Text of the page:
Understand what is critical to employees to do their job on a day-to-day basis. Then, measure it through an observation of the user experience, the employee experience: observe what people are doing and record the evidence, for example, noticing that, ‘50 percent of our sales reps cannot find an up-to-date sales presentation’. Report the metrics around the ability of the workforce to do critical tasks in their day-to-day work – show management and stakeholders what works and what doesn’t work for employees
GL: You mentioned ‘humility’ earlier. Similarly, a business professor at the University of Virginia Darden School, Edward Hess, believes that, ‘humility is the new smart’, highlighting the criticality of this skill in the technology-driven age.
How can you actually teach humility to organisations?
GM: It can be difficult to teach humility. But if organisations constantly focus on the evidence, they can better create a sense of humility in some people. For example, saying, ‘We tested what you said would work. Actually after testing it, we found out that it didn’t work’. By relying on evidence, people can avoid ego traps and opinion-driven decision making.
So, constantly test and observe to see if any particular idea works or not. Often, when people test their ideas in real situations, they realise that those ideas are not, after all, quite as smart as they thought they were. Theories need testing, rather than trusting blindly.
The opposite of humility is the ‘godlike’ sort of management structure, where people just make decisions based on their gut instinct, and rely on their position of authority They do not look for, or need, evidence.
In contrast, a ‘humanity-based’ management model comes about when individuals constantly seek evidence to make the right decisions. We will never have all the information, nor all the answers – the world is too complex. But we can make better decisions when we use our experience in-sync with evidence, and alongside our colleagues – we need diversity, not group-think, when making big decisions.
We need to know how to know rather than to know the actual answer. We can know how to get the answer. We don’t necessarily know the answer straight off. Jean Piaget, the developmental psychologist, said “Intelligence is what you use when you don’t know what to do” – we need to be humble enough to know when we don’t know stuff, and intelligent enough to know how to find out more.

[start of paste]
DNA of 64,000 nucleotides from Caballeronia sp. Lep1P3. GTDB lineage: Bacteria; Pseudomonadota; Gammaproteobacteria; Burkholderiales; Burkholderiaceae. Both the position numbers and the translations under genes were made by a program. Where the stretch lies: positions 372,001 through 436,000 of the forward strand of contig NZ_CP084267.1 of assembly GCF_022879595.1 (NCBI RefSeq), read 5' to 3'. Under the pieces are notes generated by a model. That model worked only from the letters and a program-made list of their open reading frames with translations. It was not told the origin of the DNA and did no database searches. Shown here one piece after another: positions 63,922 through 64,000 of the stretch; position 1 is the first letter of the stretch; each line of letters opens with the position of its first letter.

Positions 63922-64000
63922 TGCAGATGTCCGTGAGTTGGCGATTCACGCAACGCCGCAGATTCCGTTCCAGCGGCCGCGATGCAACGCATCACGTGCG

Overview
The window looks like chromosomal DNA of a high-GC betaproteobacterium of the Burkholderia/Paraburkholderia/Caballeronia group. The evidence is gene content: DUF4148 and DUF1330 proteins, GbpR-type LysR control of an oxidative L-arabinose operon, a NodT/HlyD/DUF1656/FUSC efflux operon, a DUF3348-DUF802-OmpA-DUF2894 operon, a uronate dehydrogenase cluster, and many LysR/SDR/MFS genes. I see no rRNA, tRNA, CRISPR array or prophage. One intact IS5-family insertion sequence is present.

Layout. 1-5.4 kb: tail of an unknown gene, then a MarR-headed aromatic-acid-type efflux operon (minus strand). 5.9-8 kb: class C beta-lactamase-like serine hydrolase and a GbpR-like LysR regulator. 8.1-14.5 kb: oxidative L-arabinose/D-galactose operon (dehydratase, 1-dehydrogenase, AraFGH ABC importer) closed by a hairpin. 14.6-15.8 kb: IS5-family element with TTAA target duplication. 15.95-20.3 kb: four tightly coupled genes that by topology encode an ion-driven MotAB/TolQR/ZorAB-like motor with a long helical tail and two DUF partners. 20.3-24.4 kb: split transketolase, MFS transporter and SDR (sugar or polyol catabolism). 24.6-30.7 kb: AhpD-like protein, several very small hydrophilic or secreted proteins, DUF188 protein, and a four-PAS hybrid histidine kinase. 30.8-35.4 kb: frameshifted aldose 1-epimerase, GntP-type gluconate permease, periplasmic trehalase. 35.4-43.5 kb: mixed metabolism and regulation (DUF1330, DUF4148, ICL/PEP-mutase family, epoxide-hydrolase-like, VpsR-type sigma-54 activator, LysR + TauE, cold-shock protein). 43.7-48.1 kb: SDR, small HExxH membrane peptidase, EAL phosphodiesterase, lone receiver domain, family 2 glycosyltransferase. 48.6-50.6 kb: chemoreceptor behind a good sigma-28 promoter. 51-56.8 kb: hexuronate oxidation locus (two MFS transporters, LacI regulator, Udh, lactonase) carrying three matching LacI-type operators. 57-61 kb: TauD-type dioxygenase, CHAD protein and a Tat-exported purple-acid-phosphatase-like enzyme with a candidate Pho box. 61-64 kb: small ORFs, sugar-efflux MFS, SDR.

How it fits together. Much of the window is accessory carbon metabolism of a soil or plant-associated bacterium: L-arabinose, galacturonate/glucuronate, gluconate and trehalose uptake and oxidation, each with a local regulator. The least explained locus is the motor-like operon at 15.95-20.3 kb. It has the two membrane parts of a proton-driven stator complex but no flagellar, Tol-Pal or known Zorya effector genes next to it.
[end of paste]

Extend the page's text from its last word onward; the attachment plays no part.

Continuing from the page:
GL: Can you share some examples of organisations that have embraced a culture of humility?
GM: Successful companies are emerging with newer, better models for engaging employees and empowering them.
Google, for example, does not have the classical organisational hierarchy. They are much more consensus driven and collaborative; they have flatter structures. There is less dictatorial management than in traditional companies, which are harder to change because they often have 40 or 50 years of management legacy.
Facebook is another example. A Product Manager at Facebook gave a talk once, saying that managers at Facebook have no authority. ‘They cannot tell anybody to do anything. What they are good at is influence, and they are always looking for the evidence’.
Amazon is a strange type of environment: it is ‘difficult’ in some respects, but very driven, and with a culture of evidence as well. They are constantly testing and experimenting, and making decisions based on what is actually working and not working.
Zappos is another interesting example of a culture that is quite different from a traditional, ego-based, hierarchy structure.
GL: This is a period of time when everyone talks about predictions for the New Year. And MARGINALIA is about the future of work. We certainly don’t have a crystal ball, and, using your humility argument, we should say that we don’t have all the answers.
But do you have any expectations or views to share with MARGINALIA for what could happen in 2018 regarding the evolution of the world of work, and the digital workplace, in particular?
GM: Generally speaking, it’s interesting to observe what has happened with Slack over the last couple of years. Slack shows how digital workplace systems do not have to suck; internal tools can be relatively easy to use, and useful in the process. Slack brought to us the possibility that we can develop and deploy enterprise systems which are actually useful and easy to use. However, the consumer-oriented user interface may have brought ease of use, but many organisations use and abuse Slack to the extent that people are swamped with notifications and banal conversations. We must remember that new ways of working are needed when we adopt new systems.
An ‘awakening’ is happening inside workplaces. The youngest generations are just much less accepting of the extremely poor quality internal systems that their older colleagues were forced to use. There is almost an internal revolt against horrible systems; they’re simply not willing to accept the low quality tools that have been delivered by the organisation in the past.
In some instances, IT strategy is just ignored and people just find their own tools – often cloud services and mobile apps. If IT and management do not rise to the challenge, they are going to find themselves redundant.
A while back, we had the bring your own device (BYOD). Now we have bring your own technology and software – bring your own everything. So, what’s the purpose of managers if employees have to find the right tools to allow them to collaborate efficiently? What is the future of the IT department if they don’t own or support cloud services?
The trend is continuing: employees are designing their own digital environment, influencing their colleagues’ ways of working, and bypassing traditional management.
Learn more culture change and task-based intranets within the digital workplace directly from Gerry McGovern at his upcoming workshop in London on the 23rd of January 2018.